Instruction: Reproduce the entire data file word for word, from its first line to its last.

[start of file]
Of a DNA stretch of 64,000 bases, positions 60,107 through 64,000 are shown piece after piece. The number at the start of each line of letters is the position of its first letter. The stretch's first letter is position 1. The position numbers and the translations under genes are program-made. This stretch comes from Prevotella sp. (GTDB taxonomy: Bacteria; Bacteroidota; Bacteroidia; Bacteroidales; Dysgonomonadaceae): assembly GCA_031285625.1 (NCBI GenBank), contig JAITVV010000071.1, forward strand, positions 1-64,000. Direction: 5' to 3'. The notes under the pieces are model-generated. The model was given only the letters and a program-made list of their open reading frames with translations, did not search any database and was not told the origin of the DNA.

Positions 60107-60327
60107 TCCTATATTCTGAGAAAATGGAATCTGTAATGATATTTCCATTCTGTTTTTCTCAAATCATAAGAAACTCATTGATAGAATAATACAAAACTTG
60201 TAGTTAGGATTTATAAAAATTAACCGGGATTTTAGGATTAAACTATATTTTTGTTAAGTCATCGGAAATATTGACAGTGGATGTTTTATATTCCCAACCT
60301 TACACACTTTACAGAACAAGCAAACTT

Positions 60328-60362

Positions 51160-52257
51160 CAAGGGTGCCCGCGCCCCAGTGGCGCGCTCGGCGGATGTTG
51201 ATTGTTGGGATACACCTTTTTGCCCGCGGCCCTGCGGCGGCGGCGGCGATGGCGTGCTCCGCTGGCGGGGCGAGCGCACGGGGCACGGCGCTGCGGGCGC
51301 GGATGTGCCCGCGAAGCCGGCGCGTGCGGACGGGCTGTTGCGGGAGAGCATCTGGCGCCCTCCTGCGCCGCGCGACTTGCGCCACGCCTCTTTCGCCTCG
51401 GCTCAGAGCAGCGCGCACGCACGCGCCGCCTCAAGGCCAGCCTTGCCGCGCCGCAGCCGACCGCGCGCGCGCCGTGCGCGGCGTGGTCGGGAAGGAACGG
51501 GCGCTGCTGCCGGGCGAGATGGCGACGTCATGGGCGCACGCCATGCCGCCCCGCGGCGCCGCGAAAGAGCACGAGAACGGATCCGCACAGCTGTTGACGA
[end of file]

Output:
Of a DNA stretch of 64,000 bases, positions 60,107 through 64,000 are shown piece after piece. The number at the start of each line of letters is the position of its first letter. The stretch's first letter is position 1. The position numbers and the translations under genes are program-made. This stretch comes from Prevotella sp. (GTDB taxonomy: Bacteria; Bacteroidota; Bacteroidia; Bacteroidales; Dysgonomonadaceae): assembly GCA_031285625.1 (NCBI GenBank), contig JAITVV010000071.1, forward strand, positions 1-64,000. Direction: 5' to 3'. The notes under the pieces are model-generated. The model was given only the letters and a program-made list of their open reading frames with translations, did not search any database and was not told the origin of the DNA.

Positions 60107-60327
60107 TCCTATATTCTGAGAAAATGGAATCTGTAATGATATTTCCATTCTGTTTTTCTCAAATCATAAGAAACTCATTGATAGAATAATACAAAACTTG
60201 TAGTTAGGATTTATAAAAATTAACCGGGATTTTAGGATTAAACTATATTTTTGTTAAGTCATCGGAAATATTGACAGTGGATGTTTTATATTCCCAACCT
60301 TACACACTTTACAGAACAAGCAAACTT

Positions 60328-60362

Positions 51160-52257
51160 CAAGGGTGCCCGCGCCCCAGTGGCGCGCTCGGCGGATGTTG
51201 ATTGTTGGGATACACCTTTTTGCCCGCGGCCCTGCGGCGGCGGCGGCGATGGCGTGCTCCGCTGGCGGGGCGAGCGCACGGGGCACGGCGCTGCGGGCGC
51301 GGATGTGCCCGCGAAGCCGGCGCGTGCGGACGGGCTGTTGCGGGAGAGCATCTGGCGCCCTCCTGCGCCGCGCGACTTGCGCCACGCCTCTTTCGCCTCG
51401 GCTCAGAGCAGCGCGCACGCACGCGCCGCCTCAAGGCCAGCCTTGCCGCGCCGCAGCCGACCGCGCGCGCGCCGTGCGCGGCGTGGTCGGGAAGGAACGG
51501 GCGCTGCTGCCGGGCGAGATGGCGACGTCATGGGCGCACGCCATGCCGCCCCGCGGCGCCGCGAAAGAGCACGAGAACGGATCCGCACAGCTGTTGACGA